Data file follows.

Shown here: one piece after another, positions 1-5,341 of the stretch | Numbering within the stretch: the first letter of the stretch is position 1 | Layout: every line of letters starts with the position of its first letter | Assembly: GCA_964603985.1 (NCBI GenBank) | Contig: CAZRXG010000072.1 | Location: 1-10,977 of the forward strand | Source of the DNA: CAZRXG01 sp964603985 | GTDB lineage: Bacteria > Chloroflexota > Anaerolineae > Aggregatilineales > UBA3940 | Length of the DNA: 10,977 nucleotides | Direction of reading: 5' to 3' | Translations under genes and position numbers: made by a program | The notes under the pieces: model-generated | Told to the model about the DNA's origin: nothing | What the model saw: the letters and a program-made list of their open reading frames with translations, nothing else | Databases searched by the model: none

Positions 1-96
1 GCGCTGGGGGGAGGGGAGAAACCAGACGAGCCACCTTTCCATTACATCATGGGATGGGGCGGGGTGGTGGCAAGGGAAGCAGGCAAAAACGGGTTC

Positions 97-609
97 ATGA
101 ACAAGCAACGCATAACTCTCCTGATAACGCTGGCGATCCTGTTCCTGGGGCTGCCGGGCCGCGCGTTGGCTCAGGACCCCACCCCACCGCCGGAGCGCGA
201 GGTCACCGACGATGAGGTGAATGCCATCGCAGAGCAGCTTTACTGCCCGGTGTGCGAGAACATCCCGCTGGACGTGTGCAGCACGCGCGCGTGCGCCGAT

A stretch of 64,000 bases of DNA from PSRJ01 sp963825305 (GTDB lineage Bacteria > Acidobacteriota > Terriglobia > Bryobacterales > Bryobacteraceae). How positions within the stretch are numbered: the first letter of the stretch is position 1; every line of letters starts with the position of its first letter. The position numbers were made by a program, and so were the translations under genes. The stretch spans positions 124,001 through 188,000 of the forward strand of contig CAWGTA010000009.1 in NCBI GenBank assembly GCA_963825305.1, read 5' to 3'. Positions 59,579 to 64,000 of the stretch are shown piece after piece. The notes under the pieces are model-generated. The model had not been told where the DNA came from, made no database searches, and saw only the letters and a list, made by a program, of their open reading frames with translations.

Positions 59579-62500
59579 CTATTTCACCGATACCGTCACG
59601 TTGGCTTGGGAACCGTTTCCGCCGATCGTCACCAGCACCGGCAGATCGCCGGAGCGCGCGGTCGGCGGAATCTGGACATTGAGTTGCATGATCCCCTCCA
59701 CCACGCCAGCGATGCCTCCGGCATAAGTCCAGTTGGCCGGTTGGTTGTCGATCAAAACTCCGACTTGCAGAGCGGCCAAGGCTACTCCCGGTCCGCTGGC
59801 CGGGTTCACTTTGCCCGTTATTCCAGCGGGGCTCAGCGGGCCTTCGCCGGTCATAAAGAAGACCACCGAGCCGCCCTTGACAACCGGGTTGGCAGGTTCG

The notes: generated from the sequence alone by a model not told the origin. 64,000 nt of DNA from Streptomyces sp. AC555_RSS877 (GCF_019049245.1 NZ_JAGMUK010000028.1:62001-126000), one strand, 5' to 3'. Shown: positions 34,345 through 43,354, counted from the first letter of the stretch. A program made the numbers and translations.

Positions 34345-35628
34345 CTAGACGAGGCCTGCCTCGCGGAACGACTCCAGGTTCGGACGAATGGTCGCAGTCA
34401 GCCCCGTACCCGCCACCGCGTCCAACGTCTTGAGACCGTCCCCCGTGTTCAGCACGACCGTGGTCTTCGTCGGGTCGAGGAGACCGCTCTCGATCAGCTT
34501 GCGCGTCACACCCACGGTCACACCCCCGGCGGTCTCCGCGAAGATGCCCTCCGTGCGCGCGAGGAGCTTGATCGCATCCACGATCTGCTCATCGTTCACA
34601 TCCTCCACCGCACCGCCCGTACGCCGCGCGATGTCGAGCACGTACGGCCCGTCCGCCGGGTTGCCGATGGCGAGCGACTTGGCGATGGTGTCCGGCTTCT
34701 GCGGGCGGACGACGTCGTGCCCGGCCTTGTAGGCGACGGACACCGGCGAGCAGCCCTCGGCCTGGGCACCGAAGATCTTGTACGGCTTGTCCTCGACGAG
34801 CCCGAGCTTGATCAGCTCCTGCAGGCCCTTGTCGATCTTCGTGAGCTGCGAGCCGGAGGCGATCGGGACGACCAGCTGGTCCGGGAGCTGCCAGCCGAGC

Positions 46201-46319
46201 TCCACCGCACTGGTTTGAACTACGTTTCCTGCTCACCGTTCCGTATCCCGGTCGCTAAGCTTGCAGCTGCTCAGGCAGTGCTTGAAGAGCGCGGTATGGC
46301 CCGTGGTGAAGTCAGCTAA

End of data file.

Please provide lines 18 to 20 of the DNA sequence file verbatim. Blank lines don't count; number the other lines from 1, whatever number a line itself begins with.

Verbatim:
34501 GCGCGTCACACCCACGGTCACACCCCCGGCGGTCTCCGCGAAGATGCCCTCCGTGCGCGCGAGGAGCTTGATCGCATCCACGATCTGCTCATCGTTCACA
34601 TCCTCCACCGCACCGCCCGTACGCCGCGCGATGTCGAGCACGTACGGCCCGTCCGCCGGGTTGCCGATGGCGAGCGACTTGGCGATGGTGTCCGGCTTCT
34701 GCGGGCGGACGACGTCGTGCCCGGCCTTGTAGGCGACGGACACCGGCGAGCAGCCCTCGGCCTGGGCACCGAAGATCTTGTACGGCTTGTCCTCGACGAG